The Colors of the Mountain follows three Colombian boys as they try to recover a soccer ball from a minefield, and that scenario, pared nearly to the point of parable, is obviously symbolic of larger things. The setting is the mountainous region of Colombia called La Pradera, and from the film’s very opening director Carlos César Arbeláe allows us to understand the menace that’s not so subtly invading the region. La Pradera is clearly about to be swept up in a larger civil war: We see guerrilla fighters pressuring the neutral civilians with implied force to join their cause, while the Colombian military periodically sweeps in to kill anyone they suspect of joining the uprising. In other words, the typical villager who hopes to keep his nose clean is literally damned if he does and damned if he doesn’t. The country is the in midst of the sort of turmoil in which even painting a mural on the side of a school house can be read as subversive and dangerous. But the boys try to ignore the increasingly alarming signs of destabilization; all they want is that damn ball.
Contrasting the innocence of children with the mercilessness of war can be a cheap move, as it would be impossible to put a child in some sort of danger and not score points on the injustice of man’s need to periodically destroy himself. But there’s also a rich tradition of beautiful, tough-minded films built around this contrast, such as Forbidden Games and Hope and Glory, to name two admittedly obvious examples. The Colors of the Mountain isn’t as memorable as those films (not many are), but it’s still a poetic and striking experience. Arbeláe, making his debut, probably has the stuff of a major filmmaker: He already understands the succinct power of images, and by my count, he entirely avoids the use of topic-sentence dialogue to ensure that we follow along. He’s also already extremely confident with actors; the film’s performances—particularly those of the children, who are superb—have the sort of effortless, lived-in quality that many will underrate, assuming the actors to be found objects.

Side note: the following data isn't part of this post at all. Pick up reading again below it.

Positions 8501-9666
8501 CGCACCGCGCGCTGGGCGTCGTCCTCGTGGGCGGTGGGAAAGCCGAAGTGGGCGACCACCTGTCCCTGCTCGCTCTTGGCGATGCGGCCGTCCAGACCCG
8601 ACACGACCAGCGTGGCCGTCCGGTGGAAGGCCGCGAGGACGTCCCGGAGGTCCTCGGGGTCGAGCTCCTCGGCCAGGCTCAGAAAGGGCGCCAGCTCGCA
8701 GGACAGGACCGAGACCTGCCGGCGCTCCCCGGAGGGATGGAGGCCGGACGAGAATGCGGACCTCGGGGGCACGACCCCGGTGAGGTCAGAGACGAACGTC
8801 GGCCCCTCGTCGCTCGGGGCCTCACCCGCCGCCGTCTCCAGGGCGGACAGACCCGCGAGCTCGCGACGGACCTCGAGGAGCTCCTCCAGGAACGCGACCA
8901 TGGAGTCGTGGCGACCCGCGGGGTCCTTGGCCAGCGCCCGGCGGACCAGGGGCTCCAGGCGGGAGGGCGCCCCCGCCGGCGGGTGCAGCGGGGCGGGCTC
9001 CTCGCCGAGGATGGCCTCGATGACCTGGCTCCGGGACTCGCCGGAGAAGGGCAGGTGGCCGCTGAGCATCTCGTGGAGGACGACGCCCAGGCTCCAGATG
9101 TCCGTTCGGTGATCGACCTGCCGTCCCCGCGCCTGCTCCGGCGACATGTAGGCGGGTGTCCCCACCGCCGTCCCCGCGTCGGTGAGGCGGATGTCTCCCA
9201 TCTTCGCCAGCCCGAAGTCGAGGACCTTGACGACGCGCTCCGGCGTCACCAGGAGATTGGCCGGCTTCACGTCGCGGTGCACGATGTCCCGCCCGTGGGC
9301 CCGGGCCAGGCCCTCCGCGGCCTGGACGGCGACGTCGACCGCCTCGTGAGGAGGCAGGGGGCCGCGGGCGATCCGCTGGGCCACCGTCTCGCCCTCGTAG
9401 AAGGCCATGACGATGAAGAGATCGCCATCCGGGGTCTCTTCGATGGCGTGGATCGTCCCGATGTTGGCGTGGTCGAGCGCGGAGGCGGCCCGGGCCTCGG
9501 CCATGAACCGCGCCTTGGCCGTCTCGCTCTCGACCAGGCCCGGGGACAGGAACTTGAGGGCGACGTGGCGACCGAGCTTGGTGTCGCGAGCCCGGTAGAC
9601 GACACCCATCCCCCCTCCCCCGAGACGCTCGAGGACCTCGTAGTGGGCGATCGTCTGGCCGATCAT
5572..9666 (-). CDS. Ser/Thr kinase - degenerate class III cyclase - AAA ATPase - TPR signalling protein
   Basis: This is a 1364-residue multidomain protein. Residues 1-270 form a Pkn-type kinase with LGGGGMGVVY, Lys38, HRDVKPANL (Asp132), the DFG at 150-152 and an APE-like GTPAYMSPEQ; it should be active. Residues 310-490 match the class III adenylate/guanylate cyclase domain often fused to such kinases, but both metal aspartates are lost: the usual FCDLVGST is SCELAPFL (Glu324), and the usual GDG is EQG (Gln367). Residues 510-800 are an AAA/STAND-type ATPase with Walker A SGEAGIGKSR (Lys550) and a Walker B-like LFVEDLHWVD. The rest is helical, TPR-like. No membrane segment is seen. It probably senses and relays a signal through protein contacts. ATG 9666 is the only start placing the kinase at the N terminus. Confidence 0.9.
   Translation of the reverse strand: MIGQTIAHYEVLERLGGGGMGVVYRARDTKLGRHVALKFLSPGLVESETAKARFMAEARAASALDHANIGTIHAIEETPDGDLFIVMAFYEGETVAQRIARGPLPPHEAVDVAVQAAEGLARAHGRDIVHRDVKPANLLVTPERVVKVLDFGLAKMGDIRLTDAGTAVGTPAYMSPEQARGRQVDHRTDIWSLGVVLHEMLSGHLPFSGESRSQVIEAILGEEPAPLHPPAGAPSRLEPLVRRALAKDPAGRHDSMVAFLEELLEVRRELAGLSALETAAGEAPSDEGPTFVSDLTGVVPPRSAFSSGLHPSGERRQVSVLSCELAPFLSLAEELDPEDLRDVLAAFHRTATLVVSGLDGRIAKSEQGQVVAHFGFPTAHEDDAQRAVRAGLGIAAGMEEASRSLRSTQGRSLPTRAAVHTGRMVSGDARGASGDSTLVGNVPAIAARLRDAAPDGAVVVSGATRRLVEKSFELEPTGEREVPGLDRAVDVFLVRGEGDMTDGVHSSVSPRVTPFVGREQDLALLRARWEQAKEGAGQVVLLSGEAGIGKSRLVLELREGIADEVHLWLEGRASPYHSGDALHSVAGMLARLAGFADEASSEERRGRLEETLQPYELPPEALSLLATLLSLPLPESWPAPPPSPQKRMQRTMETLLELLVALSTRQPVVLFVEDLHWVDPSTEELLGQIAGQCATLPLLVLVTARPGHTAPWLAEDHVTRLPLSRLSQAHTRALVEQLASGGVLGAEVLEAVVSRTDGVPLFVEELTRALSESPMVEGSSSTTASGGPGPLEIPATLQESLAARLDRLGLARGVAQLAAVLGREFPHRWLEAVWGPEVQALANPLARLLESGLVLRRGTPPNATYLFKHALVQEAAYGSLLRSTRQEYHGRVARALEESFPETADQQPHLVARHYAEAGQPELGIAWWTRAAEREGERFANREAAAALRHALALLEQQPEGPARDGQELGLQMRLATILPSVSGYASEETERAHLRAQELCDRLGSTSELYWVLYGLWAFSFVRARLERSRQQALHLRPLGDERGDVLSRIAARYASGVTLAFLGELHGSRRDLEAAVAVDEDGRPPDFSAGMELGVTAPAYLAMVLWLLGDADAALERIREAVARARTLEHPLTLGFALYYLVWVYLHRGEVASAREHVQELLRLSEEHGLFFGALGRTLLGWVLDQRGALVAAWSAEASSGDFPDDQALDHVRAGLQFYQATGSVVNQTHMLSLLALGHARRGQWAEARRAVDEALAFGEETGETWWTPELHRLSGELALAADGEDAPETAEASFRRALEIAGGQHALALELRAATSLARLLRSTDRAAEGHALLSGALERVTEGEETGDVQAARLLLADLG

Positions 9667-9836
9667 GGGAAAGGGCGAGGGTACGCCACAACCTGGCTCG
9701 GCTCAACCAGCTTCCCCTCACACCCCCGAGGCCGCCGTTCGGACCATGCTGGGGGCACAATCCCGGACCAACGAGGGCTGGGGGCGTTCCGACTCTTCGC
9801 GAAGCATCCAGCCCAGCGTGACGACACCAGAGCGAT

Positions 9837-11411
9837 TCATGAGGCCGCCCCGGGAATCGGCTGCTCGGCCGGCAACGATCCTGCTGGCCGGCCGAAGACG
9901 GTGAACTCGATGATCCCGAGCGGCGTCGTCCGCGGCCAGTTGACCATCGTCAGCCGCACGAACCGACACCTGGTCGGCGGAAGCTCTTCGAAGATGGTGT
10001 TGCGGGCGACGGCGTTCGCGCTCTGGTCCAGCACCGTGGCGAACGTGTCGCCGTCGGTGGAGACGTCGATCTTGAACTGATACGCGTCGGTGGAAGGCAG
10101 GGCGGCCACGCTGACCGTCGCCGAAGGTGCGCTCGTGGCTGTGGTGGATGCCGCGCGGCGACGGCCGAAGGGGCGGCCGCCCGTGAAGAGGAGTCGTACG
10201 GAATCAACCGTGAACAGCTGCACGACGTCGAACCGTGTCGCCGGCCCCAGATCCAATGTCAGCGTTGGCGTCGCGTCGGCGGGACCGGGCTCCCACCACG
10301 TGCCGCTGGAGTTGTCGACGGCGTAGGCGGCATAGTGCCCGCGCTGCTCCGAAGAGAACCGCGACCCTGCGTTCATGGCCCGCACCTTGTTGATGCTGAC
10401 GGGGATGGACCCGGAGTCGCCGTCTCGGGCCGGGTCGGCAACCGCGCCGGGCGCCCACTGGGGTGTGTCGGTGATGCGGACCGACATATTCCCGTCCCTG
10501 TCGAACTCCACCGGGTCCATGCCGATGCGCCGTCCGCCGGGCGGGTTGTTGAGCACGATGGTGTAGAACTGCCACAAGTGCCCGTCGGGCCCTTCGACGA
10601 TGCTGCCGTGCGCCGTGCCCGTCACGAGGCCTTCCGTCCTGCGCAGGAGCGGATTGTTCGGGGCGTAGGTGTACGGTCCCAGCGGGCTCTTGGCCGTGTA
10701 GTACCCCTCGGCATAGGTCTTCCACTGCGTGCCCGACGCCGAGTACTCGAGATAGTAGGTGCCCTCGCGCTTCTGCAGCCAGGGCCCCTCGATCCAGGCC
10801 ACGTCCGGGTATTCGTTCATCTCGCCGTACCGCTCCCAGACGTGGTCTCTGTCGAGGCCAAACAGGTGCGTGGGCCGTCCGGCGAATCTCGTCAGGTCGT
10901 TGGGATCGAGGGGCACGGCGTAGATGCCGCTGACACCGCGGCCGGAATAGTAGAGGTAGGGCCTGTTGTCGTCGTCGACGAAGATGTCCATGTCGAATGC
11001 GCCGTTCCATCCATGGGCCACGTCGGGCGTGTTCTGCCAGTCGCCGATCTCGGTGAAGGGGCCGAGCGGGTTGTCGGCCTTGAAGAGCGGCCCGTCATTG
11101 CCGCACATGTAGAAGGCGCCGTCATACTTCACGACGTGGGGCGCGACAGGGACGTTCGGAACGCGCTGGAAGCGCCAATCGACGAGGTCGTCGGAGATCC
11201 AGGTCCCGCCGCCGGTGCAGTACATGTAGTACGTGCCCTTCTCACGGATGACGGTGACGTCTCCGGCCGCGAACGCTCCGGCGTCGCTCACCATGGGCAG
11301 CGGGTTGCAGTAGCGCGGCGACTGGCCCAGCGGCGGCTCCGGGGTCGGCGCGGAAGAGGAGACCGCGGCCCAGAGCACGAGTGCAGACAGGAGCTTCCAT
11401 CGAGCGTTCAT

The polish of Arbeláe’s storytelling is deceptive. Every gorgeous image so logically and comfortably fits into the next that you may think you’re watching a more tranquil, sentimental film than you actually are, and you can be forgiven for assuming, as I did, that you have the ending figured out 10 minutes into the film. Of course, the film will conclude with the star, Manuel (Hernán Ocamp), grasping the stranded soccer ball as a signifier of the human spirit’s durability, even in times of great chaos. But Arbeláe takes that expectation and upends it: Manuel gets the ball, but it’s clear the film understands that the soccer ball no longer means anything. Manuel and his family, at the film’s conclusion, could very well be on their way to an earthbound hell.
Arbeláe doesn’t let anger cloud his humanity though, and he never sacrifices the ambiguity of his images to score points. The Colors of the Mountain has a number of scenes that stay with you: Manuel and his friend playing with various kinds of unfired bullets, a mixture of innocence and brutishness that directly recalls Forbidden Games; the children’s teacher, whom movie formula might lead us to belief is going to affect change in some way, putting her head in her hands as she finally grasps the extent of her powerlessness; the painting of the mural (the source of the film’s title), which in many ways is the greatest act of kindness we see in the film; or, perhaps most hauntingly, the way Manuel spontaneously hugs his father as they ride the bus to run errands. The last moment is so convincing, so evocative of the periodic solace we’ve all needed to take in the presence of our elders in times of pain, that it nearly stops the film cold. And it should, as it’s moments like this that give you an idea of what’s truly at stake as you pass over yet another story of a small country being blown to pieces in favor of yet another Charlie Sheen pictorial in Star.